Inflation has driven rent to "insane" heights and there's "no end in sight" so that's cool
ยท Feb 21, 2022 ยท

Another day, another new reality in the Biden economy!

In the 50 largest U.S. metro areas, median rent rose an astounding 19.3% from December 2020 to December 2021, according to a analysis of properties with two or fewer bedrooms. And nowhere was the jump bigger than in the Miami metro area, where the median rent exploded to $2,850, 49.8% higher than the previous year.

Okay, okay. I can't give Biden all the credit for this. It's his friends at the Fed and Congress who keep blowing out money printing and spending in their eternal quest to fix societal problems by throwing money at it...

...and making it 10 times worse in the process!

Other cities across Florida โ€” Tampa, Orlando and Jacksonville โ€” and the Sun Belt destinations of San Diego, Las Vegas, Austin, Texas, and Memphis, Tennessee, all saw spikes of more than 25% during that time period.

Rising rents are an increasing driver of high inflation that has become one of the nation's top economic problems. Labor Department data, which covers existing rents as well as new listings, shows much smaller increases, but these are also picking up. Rental costs rose 0.5% in January from December, the Labor Department said last week. That may seem small, but it was the biggest increase in 20 years, and will likely accelerate.

Hope y'all either bought a home 5 years ago, won the lottery, or can afford not to buy anything other than beans and rice!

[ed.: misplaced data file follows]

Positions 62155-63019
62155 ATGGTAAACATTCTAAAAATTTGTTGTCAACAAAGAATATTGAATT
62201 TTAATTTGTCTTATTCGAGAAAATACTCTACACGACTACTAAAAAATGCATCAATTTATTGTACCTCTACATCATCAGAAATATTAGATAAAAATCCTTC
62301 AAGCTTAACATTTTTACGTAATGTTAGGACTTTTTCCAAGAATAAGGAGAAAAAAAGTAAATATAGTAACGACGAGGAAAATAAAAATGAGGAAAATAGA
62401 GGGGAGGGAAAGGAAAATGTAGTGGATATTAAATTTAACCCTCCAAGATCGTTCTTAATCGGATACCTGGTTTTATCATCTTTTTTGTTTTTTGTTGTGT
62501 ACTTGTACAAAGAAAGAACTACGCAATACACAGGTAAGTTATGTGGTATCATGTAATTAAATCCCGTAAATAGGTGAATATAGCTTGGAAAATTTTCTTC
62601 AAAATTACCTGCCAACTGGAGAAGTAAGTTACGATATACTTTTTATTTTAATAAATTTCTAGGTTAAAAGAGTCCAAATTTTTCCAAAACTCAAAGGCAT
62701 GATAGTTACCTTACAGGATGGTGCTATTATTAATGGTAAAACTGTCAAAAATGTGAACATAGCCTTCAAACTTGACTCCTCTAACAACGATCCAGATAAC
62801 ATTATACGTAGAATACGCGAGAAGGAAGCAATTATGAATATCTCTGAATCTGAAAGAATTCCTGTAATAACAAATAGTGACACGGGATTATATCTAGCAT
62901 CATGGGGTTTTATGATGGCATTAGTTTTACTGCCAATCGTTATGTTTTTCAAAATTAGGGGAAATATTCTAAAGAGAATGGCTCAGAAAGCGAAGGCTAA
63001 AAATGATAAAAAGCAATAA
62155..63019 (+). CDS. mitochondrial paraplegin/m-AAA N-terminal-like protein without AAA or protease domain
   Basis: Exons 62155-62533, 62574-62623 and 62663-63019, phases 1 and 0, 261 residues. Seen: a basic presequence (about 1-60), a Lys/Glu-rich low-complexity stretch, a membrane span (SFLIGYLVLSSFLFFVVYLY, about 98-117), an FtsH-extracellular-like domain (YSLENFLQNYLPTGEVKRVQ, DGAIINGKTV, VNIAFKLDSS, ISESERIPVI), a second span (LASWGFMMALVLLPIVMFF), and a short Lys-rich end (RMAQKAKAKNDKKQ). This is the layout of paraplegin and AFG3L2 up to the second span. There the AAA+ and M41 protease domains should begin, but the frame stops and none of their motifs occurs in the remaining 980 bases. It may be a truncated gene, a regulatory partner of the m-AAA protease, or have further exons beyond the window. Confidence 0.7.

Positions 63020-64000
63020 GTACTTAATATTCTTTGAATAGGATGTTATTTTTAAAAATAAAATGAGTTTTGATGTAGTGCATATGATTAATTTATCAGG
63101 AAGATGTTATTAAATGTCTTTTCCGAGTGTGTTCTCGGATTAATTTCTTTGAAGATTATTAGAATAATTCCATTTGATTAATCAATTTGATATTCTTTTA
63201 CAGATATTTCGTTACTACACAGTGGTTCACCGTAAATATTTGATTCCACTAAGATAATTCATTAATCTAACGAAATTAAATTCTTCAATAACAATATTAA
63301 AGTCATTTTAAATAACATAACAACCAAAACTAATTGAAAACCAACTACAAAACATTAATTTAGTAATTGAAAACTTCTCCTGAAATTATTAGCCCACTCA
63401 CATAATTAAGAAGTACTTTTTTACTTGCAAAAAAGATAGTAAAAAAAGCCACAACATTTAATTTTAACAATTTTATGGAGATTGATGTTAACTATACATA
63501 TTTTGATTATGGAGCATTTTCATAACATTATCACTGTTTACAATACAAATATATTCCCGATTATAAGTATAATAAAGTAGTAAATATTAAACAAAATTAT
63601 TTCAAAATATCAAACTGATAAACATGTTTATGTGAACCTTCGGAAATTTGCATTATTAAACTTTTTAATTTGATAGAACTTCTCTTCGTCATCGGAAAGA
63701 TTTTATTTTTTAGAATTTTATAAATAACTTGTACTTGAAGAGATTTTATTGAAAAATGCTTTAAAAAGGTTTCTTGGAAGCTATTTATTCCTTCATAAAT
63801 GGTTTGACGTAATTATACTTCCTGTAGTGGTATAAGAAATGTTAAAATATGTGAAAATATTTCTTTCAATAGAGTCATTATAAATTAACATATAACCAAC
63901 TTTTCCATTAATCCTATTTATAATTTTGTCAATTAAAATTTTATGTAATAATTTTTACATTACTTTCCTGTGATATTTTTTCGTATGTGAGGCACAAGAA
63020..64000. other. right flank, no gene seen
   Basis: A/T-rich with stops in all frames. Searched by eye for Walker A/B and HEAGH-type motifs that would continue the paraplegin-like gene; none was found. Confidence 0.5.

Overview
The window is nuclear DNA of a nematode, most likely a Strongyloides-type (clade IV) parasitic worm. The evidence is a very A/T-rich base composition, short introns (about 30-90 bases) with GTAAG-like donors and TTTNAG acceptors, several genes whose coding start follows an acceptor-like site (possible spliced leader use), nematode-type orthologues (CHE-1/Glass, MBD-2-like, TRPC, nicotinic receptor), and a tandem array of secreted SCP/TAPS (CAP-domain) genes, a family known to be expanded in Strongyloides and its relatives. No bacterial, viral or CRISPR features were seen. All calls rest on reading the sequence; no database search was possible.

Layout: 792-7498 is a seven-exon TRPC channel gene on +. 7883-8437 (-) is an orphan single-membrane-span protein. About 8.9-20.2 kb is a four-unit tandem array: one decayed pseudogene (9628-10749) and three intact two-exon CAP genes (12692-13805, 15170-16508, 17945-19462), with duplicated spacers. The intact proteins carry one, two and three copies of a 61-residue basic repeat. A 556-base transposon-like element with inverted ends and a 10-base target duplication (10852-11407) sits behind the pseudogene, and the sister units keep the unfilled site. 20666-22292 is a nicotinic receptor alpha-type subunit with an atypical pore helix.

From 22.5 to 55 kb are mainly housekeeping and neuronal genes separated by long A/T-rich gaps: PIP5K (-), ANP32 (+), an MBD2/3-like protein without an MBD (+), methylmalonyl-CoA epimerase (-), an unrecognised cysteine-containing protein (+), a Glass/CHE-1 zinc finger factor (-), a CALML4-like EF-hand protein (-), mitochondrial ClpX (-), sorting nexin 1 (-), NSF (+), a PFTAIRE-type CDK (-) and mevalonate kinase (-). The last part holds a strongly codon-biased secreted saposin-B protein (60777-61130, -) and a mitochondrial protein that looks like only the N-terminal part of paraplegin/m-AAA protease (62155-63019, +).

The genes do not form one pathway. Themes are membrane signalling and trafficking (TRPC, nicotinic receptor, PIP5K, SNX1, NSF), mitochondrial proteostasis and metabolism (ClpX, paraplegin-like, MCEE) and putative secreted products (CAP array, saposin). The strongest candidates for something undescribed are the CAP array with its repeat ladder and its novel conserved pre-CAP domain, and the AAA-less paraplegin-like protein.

Inflation jumped 7.5% in January from a year earlier, the biggest increase in four decades. While many economists expect that to decrease as pandemic-disrupted supply chains unravel, rising rents could keep inflation high through the end of the year since housing costs make up one-third of the consumer price index.

Things have gotten so bad in Boston, which has nearly overtaken San Francisco as the nation's second-most expensive rental market, that one resident went viral for jokingly putting an igloo on the market for $2,700 a month. "Heat/ hot water not included," Jonathan Berk tweeted.

The AP makes a note on rent control, as if letting politicians get more involved in wrecking the economy than they have over the past two years is a good idea.

You have to take what the experts have to say with a grain of salt, but they are seeing "pent up demand" from both renters and construction crews after we locked down the world for two years in order to reduce Covid's total death toll by a whopping 0.2%.

Are we finally gonna admit that maybe, just maybe, there were horrible consequences of these stupid mandates and never give politicians that much power again?

No, we're just gonna ignore it as prices continue to skyrocket? Okay, cool!

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